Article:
Coca-Cola is withdrawing 22,000 collectible glasses from the US market. The paint, which the world's larges producer of soft drinks used for its glasses, contained toxic cadmium. The concentration of the cancerous substance is very insignificant; it does not pose any danger to consumers, company officials claim.
The press release from the company said that the drinking glasses were being recalled due to quality issues, rather than health hazards.
News reports about toxic drinking glasses appear on a regular basis. In October, for instance, it was said that toxic glasses by a Chinese company could be delivered to Russia's Khakasia Republic. Hazardous content of benzol was found in baby cups made by Surpass Arts and Crafts Co. Ltd. (China). Chronic benzol poisoning may trigger leukemia and anemia (shortage of hemoglobin in blood).
The story with cadmium, paint and glasses occurred to the world's largest fast food chain McDonald's in June of this year. The company recalled over 13 million drinking glasses with images of Shrek cartoon characters on them.
Cadmium is a known carcinogen that can damage bones and kidneys, especially in young children and if it accumulates over time. Cadmium sulphide is used in the production of paint (the yellow color) and in photography. The metal is highly toxic and has an ability to accumulate in the body.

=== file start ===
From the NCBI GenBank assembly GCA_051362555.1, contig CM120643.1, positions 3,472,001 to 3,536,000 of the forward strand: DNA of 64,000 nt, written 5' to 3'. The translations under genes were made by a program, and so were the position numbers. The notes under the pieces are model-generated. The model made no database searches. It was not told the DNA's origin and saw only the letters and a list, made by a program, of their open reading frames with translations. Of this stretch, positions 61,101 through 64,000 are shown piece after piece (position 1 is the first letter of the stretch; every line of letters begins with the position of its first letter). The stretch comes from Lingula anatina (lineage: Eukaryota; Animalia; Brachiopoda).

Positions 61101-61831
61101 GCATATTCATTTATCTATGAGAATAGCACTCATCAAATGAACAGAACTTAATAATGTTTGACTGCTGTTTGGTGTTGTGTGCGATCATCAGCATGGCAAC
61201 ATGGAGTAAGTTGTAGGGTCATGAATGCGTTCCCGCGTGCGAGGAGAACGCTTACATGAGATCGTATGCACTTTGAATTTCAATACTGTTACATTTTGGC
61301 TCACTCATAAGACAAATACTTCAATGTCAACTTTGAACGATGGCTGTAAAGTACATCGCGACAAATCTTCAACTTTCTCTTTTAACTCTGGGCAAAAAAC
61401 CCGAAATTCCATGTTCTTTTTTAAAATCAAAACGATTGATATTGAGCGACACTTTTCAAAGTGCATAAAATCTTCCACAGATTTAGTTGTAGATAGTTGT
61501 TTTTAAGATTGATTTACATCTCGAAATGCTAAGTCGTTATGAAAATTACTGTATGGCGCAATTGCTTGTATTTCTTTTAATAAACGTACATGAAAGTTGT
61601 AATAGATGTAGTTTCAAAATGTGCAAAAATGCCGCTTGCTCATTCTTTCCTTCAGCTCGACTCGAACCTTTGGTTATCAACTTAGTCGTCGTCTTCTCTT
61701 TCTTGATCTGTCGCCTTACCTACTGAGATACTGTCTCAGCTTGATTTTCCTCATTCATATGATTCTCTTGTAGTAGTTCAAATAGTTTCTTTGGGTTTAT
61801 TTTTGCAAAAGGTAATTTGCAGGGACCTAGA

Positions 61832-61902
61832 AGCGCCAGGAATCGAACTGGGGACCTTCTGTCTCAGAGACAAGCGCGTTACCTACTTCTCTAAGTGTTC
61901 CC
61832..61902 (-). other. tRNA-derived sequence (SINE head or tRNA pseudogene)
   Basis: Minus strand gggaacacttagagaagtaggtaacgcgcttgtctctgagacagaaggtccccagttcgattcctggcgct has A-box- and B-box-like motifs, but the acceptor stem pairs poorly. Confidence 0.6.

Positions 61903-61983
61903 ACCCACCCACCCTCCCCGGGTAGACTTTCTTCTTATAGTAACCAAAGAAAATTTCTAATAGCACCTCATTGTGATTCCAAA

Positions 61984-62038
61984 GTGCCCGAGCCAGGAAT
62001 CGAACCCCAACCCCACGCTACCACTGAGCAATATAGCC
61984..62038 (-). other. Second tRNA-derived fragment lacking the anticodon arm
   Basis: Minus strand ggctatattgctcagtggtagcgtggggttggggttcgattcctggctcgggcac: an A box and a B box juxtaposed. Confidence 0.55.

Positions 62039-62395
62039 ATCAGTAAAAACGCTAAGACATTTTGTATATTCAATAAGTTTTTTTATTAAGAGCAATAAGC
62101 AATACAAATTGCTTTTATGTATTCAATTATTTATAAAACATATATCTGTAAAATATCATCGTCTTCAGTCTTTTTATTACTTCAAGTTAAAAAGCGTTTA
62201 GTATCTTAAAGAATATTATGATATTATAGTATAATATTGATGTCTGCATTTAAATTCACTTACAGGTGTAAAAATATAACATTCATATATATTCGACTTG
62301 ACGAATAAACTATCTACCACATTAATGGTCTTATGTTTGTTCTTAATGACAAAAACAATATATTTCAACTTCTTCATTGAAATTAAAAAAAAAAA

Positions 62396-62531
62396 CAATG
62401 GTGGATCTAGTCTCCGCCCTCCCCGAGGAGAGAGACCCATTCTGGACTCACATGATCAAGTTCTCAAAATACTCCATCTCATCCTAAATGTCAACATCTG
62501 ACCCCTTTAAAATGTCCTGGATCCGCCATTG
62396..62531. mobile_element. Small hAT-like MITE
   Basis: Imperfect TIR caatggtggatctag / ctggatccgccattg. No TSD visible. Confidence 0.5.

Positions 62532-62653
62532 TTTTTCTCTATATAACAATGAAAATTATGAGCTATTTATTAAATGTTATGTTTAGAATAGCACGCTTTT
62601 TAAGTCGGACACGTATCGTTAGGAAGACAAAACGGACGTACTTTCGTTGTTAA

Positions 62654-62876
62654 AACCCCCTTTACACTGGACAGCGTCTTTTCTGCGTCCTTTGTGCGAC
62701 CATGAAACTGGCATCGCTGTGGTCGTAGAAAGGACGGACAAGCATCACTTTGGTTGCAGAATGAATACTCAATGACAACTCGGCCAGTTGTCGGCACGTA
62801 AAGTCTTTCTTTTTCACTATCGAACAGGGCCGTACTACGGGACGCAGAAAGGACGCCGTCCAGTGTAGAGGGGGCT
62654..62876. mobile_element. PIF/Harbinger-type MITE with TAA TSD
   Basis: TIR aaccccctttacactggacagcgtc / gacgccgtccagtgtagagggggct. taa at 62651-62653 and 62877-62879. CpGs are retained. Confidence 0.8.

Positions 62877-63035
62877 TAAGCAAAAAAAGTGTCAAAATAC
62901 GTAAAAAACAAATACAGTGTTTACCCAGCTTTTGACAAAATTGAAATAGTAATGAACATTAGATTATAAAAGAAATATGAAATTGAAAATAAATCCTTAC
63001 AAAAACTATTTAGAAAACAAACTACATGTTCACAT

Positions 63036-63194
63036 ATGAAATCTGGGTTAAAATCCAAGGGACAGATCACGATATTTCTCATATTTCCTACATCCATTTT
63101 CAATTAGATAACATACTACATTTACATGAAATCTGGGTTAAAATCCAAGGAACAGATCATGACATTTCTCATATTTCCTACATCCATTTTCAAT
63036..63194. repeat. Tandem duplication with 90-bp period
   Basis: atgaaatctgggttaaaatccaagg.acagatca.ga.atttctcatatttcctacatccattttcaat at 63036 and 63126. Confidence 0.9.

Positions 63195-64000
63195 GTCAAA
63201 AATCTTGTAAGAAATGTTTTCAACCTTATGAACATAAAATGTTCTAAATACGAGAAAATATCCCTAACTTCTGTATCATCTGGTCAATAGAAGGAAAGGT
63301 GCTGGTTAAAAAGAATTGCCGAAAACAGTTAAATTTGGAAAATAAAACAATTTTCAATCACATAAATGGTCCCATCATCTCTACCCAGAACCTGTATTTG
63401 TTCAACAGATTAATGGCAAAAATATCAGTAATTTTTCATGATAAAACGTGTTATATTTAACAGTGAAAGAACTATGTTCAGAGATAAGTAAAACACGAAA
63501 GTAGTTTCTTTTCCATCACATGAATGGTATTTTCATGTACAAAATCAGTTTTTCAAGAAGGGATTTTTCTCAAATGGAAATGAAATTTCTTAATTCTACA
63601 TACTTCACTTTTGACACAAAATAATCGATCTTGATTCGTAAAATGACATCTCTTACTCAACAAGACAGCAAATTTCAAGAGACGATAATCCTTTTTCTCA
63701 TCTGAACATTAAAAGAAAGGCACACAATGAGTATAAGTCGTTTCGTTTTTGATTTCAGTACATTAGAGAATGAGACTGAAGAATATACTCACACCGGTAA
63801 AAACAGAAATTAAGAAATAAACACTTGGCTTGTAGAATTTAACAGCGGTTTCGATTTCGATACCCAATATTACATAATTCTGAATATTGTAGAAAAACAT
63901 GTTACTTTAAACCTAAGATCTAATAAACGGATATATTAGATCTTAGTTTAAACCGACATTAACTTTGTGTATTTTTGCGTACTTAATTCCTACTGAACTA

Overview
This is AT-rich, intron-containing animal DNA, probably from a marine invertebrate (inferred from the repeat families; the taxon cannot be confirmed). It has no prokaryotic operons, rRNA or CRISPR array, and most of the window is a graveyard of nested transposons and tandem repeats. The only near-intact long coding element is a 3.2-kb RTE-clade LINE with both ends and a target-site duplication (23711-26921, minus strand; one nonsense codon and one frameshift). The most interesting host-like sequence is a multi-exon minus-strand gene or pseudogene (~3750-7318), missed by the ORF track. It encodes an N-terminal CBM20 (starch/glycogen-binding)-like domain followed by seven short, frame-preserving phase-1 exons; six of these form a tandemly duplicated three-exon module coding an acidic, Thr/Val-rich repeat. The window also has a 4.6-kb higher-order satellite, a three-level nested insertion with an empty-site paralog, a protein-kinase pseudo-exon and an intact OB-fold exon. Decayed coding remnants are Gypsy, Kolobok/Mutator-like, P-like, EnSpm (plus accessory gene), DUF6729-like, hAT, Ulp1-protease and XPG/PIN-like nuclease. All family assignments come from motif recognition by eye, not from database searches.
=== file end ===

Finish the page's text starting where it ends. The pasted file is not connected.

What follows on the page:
Cadmium deteriorates liver, kidneys and the heart muscle. The US Center for Disease Control and Prevention lists cadmium as the seventh most hazardous element. The entire lists counts 275 toxic substances.
It is generally believed that drinking Coca-Cola is not very good to your health. The ingredients of Coca-Cola Light - Agua carbonatada, E150d, E952, E950, E951, E338, Е330, Аromas, Е211 - can be considered safe healthwise only with certain restrictions. This drink has only two absolutely safe ingredients: carbonated water and E330 (citric acid).
Coca-Cola deals with product quality complaints on a regular basis. Most often, it occurs with so-called regional drinks, produced under Coca-Cola license in different countries of the world. This gives the enterprise an opportunity to refer to such occurrences as violation of production technology rules. In 1999, hundreds of children were hospitalized in Belgium and France with food poisoning. All the children drank Coca-Cola. In 2006, the sale of Coca-Cola drinks was banned in several Indian states: the concentrations of pesticides in them exceeded the norms 30 times.